Sometimes all good things must come to an end for what’s best to occur.

After three decades of coaching and teaching throughout the Nisqually Valley — the past 20 in Rainier — Wayne Christensen is retiring. Sort of.

With 30 years under his belt, Christensen and his wife, Renee, are moving to San Tan Valley, Ariz., where he will be an assistant track and football coach at Poston Butte High School. Christensen has taught physical education at many elementary schools in town, but is leaving that type of teaching career behind.

Christensen, who graduated from Yelm High School in 1977, returned to his hometown after college when Dr. Glen Nutter, former Yelm schools superintendent, offered him a job. He initially worked two years at Rogers High School in Spokane, then coached one year at Tumwater High while teaching P.E. in Yelm. From there, Christensen coached track for the next nine years at Yelm and spent the past two decades in Rainier.

In 1983, before coming to Rainier, Christensen developed a unicycle program in Yelm. He took many students to perform in events, Renee said, such as fairs and for the former Seattle SuperSonics.

Christensen said they are moving to Arizona because he can retire after teaching for so long, and his wife has rheumatoid arthritis — warm weather helps with that disease. However, constant rays of sunshine will not burn out the lasting memories.

“Just the kids, they’re special,” Christensen said of what he’ll remember most about coaching at Rainier. “For me, I like to see kids improve and get better. I just remember the times when I was in high school and my coach helped me get better, and I appreciated that.

“Hopefully what the kids get out of it is that I gave them something back and got them better.”

He coached RHS football from 1990-98 and was the head coach starting in ’93. As an assistant defensive coordinator in the 1990-91 season, they went to the state tournament. Also, two years before that, he won Teacher of the Year in ’88, Renee said.

In 20 years at Rainier, the kids broke 96 school track records, had more than 30 state champions and numerous team awards, Christensen said. During that time, he mainly taught pole vault and javelin; however, being a 10-event decathlete in college, he was knowledgeable about everything.

“He was planning on retiring but I think he will enjoy (coaching in Arizona),” said Renee, a 1983 Rainier graduate. “His statistics are really impressive. I grew up in Rainier and Rainier never had a real track team until Wayne came along and built that program.

“That team went from having 10 or 15 kids on it to 60.”

Rob Henry joined Christensen at Rainier as a teacher and track coach in 1997. Henry believes his departure is a big loss regarding knowledge.

“He’s able to cover every area out there,” Henry said. “If you have an idea, you need an idea or a better way to teach it, he’d definitely be the go-to guy.”

Christensen said Henry and other coaches throughout that time helped lead him to such a successful career. But, in the end, while Christensen provided a lot of insight to each athlete, they also taught him something. For instance, because everyone has a different thought process, one has to find various ways to get a point across.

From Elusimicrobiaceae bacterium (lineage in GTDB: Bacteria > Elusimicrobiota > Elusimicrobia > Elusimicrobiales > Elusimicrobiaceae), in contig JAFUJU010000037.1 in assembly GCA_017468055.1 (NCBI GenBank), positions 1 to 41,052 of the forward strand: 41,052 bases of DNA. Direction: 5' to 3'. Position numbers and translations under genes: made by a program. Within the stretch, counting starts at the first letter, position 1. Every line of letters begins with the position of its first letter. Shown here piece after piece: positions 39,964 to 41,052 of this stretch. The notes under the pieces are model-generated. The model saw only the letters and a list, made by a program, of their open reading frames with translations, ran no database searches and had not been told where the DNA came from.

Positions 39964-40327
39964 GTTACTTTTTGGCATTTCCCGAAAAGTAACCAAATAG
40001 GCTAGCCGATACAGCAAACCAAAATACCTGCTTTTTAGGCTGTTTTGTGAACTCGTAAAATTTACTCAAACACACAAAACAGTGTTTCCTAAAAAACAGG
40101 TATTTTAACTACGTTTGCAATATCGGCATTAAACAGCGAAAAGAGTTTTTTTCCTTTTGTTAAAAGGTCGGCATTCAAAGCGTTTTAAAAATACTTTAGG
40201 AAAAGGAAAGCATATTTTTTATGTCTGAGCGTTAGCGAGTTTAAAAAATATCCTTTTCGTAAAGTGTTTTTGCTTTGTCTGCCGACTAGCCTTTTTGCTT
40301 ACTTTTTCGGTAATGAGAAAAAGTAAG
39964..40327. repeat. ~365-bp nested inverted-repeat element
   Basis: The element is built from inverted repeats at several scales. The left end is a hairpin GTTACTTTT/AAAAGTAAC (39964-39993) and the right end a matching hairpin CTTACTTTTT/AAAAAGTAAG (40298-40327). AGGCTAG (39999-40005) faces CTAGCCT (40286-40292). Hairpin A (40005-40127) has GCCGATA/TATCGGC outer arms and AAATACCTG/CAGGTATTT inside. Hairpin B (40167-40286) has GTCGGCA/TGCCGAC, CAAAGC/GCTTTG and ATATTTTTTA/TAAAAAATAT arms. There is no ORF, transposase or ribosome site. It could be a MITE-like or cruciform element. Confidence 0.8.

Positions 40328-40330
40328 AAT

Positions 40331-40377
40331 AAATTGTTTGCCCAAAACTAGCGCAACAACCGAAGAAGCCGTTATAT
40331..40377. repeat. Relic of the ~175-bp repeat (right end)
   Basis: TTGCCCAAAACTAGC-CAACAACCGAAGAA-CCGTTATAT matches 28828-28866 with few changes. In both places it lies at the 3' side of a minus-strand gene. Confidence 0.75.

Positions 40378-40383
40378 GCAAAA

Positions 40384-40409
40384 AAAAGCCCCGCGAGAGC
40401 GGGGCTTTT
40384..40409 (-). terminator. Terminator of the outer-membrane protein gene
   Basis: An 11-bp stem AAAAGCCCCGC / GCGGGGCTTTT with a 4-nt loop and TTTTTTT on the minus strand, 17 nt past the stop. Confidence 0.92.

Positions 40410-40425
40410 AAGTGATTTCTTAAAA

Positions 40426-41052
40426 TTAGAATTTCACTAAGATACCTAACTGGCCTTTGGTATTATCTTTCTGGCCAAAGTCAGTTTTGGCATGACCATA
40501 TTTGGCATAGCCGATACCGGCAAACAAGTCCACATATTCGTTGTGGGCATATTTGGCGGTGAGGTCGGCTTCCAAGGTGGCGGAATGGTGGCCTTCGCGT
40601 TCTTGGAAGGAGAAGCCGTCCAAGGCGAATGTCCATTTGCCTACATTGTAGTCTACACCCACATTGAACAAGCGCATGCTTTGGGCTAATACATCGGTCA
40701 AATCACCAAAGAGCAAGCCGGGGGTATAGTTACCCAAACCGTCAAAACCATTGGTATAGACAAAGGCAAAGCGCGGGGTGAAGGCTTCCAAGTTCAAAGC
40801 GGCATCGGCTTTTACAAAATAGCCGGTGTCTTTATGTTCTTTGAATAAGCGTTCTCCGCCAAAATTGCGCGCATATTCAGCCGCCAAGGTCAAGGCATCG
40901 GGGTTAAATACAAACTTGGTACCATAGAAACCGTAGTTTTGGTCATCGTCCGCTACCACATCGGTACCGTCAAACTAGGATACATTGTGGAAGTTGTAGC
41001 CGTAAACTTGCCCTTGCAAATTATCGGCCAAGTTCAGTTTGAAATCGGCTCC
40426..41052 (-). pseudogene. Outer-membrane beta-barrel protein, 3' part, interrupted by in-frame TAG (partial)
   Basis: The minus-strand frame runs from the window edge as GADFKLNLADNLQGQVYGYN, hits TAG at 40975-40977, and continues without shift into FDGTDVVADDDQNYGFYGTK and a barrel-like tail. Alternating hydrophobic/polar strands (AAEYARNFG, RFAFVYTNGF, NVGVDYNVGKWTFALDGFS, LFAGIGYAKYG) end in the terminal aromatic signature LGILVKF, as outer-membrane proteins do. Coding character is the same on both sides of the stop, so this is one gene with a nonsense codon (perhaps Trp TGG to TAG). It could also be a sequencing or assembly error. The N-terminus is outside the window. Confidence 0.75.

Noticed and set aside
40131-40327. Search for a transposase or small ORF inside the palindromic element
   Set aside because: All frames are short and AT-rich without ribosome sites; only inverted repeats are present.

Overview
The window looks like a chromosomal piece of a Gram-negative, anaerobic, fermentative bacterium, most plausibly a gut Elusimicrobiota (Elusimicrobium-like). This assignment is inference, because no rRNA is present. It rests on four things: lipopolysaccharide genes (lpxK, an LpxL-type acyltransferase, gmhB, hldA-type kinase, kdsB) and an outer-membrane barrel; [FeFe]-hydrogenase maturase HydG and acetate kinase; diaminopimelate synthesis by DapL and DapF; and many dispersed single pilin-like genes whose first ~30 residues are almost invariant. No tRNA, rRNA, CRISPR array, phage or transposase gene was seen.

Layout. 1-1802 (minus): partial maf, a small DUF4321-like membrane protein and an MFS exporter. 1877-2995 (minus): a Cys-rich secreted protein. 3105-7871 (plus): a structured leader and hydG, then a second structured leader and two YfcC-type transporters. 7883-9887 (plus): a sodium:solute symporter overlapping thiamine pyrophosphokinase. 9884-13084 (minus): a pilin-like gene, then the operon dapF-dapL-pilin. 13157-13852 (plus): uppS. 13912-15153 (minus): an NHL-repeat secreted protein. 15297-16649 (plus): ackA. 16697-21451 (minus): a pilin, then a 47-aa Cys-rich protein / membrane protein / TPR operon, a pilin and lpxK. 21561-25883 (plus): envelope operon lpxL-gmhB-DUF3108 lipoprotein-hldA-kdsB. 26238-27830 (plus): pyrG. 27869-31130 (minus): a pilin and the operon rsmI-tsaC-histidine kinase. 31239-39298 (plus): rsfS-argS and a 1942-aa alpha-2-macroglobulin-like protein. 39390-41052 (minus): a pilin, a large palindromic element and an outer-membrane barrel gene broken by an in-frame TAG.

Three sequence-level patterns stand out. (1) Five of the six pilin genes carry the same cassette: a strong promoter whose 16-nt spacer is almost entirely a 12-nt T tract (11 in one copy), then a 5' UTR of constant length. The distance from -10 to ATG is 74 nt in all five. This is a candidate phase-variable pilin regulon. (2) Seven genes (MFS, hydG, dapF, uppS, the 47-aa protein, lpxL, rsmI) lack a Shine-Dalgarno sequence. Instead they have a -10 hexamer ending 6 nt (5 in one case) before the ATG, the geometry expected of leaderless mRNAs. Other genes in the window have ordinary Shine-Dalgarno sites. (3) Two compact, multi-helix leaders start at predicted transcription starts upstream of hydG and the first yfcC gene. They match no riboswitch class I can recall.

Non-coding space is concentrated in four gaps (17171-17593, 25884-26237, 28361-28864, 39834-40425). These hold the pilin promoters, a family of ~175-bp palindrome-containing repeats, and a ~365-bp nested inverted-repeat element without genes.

“You can explain to somebody how to tie shoes one way and another kid doesn’t get it,” he said, “so you might have to find … another way to do it and still get the same result. … It’s just knowing how to adapt to each kid’s personal learning style.”

For the second straight year, senior Nicole Talcott placed second in pole vault at the 1A state tournament. Christensen said that was his most memorable moment from his final year.

While practicing for state, the now valedictorian called him her “security blanket.”

“He is an amazing coach,” Talcott said last month. “My attention span is so tiny and whatever I chose to pursue — whether it was high jump, javelin, a field event or pole vault — he was always there to help me out. Just today when Henry and (coach Josh) Frunz are doing God knows what, he’s right here with me.”

Talcott is a prime example of the relationship Christensen had with his tracksters. Not only did he teach them techniques to succeed, he made jokes and had fun. Talcott said she and friend Kayla Turcott even made shirts that said, “I jump for the stache” and “I vault for the stache” — a light-hearted reference to his hairy upper lip.

“I don’t think I’ll ever have another coach like him,” Talcott said. “He’s more than just a coach. He’s someone I can talk to, and if I get frustrated he knows how to handle it with me. He knows what to say to help me focus and what’s going to motivate me.

“How close we’ve gotten over these four years, I wouldn’t want any other coach. … I didn’t choose the stache life, the stache life chose me.”

Being fun-loving is also one of the many things Henry will miss.

“Basically it’s just been a great 15 years,” Henry said. “I’ve really enjoyed — and it’s been a privilege working with him.”


Christensen said he gets stern as a coach, but fooling around from time to time is a great stress reliever. While it’s necessary to be focused and train hard, letting one’s guard down is always welcoming.

Moving on is bittersweet, but relaxing and having fun in sunny Arizona won’t be hard to do.

“Trying to push the kids to get better, on that realm I’m pretty focused as a coach, but in the long run when it comes down to when they do better and improve, you just kind of cry inside,” he said.

“But it’s tears of joy. I kind of wear my emotions on my sleeve.”

Tyler Huey Vaulter Magazine
Tyler Huey Vaulter Magazine


Leave A Comment